Turn eco-anxiety into positive action | Flip disagreements into discoveries | Transform business risks into a €500bn circular economy opportunity | Circular Economy Podcasts | Circular Innovations | Thank you letters
If you are a regular listener, you’ll know that every 10th episode, Catherine zooms in on one or two of the common themes from the last series of interviews. In the last series, we’ve heard from 4 businesses and 3 social enterprises, based in Australia, The Netherlands, France, Spain, the UK and the USA.
What stood out this time was how circular solutions develop as they mature – that might be evolving to improve the range of solutions, to strengthen the offer or the business model, and maybe even having to pivot when a major barrier or issue crops up. Businesses and community initiatives might also want to expand their scale, so they can make a bigger positive difference.
Helen Burdett leads the World Economic Forum’s work on circular economy innovation, including its flagship initiative, Scale360°, and its work on Circular Trailblazers.
The Scale360° program advances innovation ecosystems for environmental and economic impact with scalable, locally-led innovation support delivered through private-public partnerships–all connected through a global digital community.
Circular Trailblazers are the subject of a new report from the World Economic Forum and impact organization ScaleUpNation. The special study was conducted to better understand innovators within the circular economy given the major opportunities they offer, for both job creation and economic development.
Catherine Weetman talks to Louise Bijleveld, Co-Founder of LONO in Côte d’Ivoire. Lono helps agro-industrial companies and farmer cooperatives to create value from waste, by converting it into biofertilizers and biogas. Its overall aim is to help value reach rural areas and reduce the inequalities in agricultural supply chains. Côte d’Ivoire is an important global producer of cocoa beans, cashew nuts, natural rubber and tropical fruits – all of these produce huge amounts of agricultural waste when harvested. The farms are often in remote areas, so it’s a big challenge to find ways to combine compatible feedstocks and make the logistics cost-effective.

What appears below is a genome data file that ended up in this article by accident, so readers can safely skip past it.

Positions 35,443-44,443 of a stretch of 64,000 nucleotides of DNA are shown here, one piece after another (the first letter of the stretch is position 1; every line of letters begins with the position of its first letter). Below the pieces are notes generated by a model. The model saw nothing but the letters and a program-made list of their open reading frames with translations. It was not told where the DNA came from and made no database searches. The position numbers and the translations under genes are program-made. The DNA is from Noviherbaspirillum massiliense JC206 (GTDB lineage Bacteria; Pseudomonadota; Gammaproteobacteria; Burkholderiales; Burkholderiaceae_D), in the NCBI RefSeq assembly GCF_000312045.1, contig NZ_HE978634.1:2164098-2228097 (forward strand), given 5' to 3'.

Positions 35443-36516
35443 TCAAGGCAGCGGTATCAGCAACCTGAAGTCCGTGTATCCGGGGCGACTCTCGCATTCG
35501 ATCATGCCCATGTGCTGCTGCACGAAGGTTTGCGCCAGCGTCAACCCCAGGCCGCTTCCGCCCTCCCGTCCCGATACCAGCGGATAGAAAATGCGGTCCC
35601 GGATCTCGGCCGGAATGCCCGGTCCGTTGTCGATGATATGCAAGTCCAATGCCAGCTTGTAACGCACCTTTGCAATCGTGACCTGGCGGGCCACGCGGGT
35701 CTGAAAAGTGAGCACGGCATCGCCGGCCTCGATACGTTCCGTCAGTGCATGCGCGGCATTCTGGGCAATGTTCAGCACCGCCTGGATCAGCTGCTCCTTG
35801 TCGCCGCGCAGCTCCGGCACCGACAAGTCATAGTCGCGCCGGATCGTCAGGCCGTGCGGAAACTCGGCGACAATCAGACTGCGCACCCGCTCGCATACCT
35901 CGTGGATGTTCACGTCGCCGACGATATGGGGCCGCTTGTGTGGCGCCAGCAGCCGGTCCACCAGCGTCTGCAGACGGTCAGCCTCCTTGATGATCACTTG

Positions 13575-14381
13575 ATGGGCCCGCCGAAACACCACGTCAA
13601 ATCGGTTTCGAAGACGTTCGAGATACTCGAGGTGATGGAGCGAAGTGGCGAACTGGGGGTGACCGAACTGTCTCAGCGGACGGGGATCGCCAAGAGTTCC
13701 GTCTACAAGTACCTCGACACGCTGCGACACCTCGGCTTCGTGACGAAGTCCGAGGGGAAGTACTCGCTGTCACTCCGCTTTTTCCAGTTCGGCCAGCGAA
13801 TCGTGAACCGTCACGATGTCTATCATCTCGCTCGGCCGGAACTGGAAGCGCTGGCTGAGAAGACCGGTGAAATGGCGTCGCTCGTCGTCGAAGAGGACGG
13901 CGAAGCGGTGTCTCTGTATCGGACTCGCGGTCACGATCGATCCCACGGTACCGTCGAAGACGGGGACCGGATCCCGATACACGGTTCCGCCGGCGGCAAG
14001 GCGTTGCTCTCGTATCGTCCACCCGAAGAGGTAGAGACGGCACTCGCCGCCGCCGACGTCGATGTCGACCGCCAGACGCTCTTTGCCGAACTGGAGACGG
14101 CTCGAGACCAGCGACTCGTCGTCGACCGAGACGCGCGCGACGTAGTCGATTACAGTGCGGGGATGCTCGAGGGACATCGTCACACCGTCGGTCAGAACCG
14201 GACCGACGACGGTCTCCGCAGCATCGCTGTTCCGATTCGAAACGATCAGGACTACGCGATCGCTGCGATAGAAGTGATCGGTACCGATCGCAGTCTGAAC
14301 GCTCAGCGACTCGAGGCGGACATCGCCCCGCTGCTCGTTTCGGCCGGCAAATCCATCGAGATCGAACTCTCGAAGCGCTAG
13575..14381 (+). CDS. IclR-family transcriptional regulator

Welcome to the latest round-up of what we’ve shared, and what’s inspired us. In this issue:
• Off the Page – webinar Wed 25 November
• Circular Economy Podcast #40 – Sharing data and values
• What we’ve been reading – Fixation by Sandra Goldmark
Thank you letters – to UNSSC
We talk to Sophie Segal, founder of the Reading chapter of the CEC, in the south of England. Sophie uses games to engage people in sustainability and encourage us to think differently, to think about the system that we’re all part of.
Sophie wears a few hats, including with Co-CREATE ImpACT – providing innovative social impact training, and Together Dragonflies – Using value creation and innovation to shape new customer experiences.
She helps organisations with their purpose, to design value propositions and customer experiences that resonate. She is also bringing people together in her community to amplify local circular initiatives.
Sophie loves the idea for rethinking existing business models and engagement for the good of tomorrow. Sophie uses value creation, innovation and different approaches to shift mindsets.
In her latest ventures, she uses the transformative power of play with organisations: to bring to life customer focus and engage employees in sustainability and the circular economy.